Join Professor...   More >

 Registered guests will be seated first. Registration opens April 6. Register online by May 3.

Portrait of the Physician As A Writer

Lecture | May 4 | 5-7 p.m. | Dwinelle Hall, 4229 - French Department Library

 Martin Winckler, Physician-Writer, The French Consulate, San Francisco

 Department of French

The French Department and the Cultural Services of the French Consulate, San Francisco, welcome Martin Winckler, Physician-Writer

Friday, May 5, 2017

Increasing Freeway Capacity by Efficiently Timing its Nearby Arterial Traffic Signals

Lecture | May 5 | 4-5 p.m. | 290 Hearst Memorial Mining Building

 David Kan, UC Berkeley

 Institute of Transportation Studies

Abstract: The objective of freeway on-ramp metering is to regulate the entry of vehicles to prevent capacity drop on the freeway mainline. However, the nearby arterial traffic signals facilitating freeway access fail to recognize that the metered on-ramps can be oversaturated due to the flow restriction and limited storage. Instead, the arterial traffic signals provide long cycles in order to...   More >

Saturday, May 6, 2017

Challenges and Opportunities in the Global Fight Against Emerging Infectious Diseases

Lecture | May 6 | 11 a.m.-12:30 p.m. | 206 UC Berkeley Extension (Golden Bear Center)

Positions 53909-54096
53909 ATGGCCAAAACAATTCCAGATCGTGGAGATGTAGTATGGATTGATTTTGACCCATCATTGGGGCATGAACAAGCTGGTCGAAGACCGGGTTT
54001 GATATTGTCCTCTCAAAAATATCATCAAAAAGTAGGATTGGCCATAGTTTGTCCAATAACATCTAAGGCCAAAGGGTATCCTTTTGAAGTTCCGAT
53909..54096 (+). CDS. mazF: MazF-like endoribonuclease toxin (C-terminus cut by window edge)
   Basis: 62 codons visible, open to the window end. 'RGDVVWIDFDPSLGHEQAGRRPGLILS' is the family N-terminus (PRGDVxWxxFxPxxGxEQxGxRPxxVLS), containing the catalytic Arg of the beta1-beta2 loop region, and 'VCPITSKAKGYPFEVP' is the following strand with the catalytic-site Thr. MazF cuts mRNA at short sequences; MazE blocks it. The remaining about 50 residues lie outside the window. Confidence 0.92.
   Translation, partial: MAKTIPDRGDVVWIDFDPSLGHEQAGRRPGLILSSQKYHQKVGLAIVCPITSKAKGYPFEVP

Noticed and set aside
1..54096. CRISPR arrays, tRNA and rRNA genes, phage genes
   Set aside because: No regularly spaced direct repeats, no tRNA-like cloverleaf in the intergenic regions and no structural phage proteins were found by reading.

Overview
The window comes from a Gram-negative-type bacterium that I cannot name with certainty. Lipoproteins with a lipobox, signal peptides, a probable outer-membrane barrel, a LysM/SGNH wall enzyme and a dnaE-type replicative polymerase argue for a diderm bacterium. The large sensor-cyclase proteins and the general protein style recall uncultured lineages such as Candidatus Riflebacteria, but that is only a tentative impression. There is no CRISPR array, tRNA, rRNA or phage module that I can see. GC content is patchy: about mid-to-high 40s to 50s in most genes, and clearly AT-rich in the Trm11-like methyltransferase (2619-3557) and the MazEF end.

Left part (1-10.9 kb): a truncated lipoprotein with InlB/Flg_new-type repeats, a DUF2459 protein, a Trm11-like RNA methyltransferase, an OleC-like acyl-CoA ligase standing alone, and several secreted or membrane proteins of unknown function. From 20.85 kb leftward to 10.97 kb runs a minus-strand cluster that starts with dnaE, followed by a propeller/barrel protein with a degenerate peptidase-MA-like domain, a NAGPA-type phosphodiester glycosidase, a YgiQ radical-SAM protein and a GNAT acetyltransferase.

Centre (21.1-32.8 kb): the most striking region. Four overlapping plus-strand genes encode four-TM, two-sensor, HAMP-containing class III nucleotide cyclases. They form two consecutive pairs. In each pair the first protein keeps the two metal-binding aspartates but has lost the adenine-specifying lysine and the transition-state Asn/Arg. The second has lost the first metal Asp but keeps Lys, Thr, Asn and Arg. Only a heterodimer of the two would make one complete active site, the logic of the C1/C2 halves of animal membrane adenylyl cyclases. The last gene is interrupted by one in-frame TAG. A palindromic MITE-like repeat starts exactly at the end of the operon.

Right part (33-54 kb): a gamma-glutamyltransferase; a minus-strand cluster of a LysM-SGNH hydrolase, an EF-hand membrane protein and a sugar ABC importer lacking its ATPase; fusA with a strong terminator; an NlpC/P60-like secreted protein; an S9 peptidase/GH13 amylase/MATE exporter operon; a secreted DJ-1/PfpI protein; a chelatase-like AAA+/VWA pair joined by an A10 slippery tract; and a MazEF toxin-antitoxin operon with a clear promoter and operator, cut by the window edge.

Yvette Girard, M.P.H., Ph.D.

 UC Berkeley Extension

New, emerging and re-emerging infectious diseases, such as pandemic viruses and resistant bacteria, pose a serious public health challenge. A concerted effort of experts from multiple disciplines—microbiologists, immunologists, clinical diagnosticians and epidemiologists—can address this problem by researching the mechanism of disease process (pathogenesis), discovering therapeutics and devising...   More >

 free. Register online

Artist’s Talk and Conversation: Sam Contis

Lecture | May 6 | 4 p.m. |  Berkeley Art Museum and Pacific Film Archive

 Berkeley Art Museum and Pacific Film Archive

Join the artist for an exhibition walkthrough focusing on her use of photography and archival research to explore the relationship of bodies and landscape. Deep Springs College alumnus Abdramane Diabate joins Contis in conversation.

Free for BAMPFA members, UC Berkeley students, faculty, staff, retirees; 18 & under + guardian | $10 Non-UC Berkeley students, 65+, disabled persons | $12 General admission Event is included with admission

Sunday, May 7, 2017

Between Worlds - A Conversation with Mira Nair: The 5th Sarah Kailath Memorial Lecture

Lecture | May 7 | 2:30-4:30 p.m. | International House, The Chevron Auditorium

 Mira Nair, Film Director

 Harsha Ram, Associate Professor of Slavic Languages and Literatures and Comparative Literature

 Institute for South Asia Studies, Sarah Kailath Chair in India Studies, International House, Department of South & Southeast Asian Studies, Institute of International Studies, South/Southeast Asia Library | UC Berkeley Library, Berkeley Art Museum and Pacific Film Archive, Ethnic Studies Library, Center for African Studies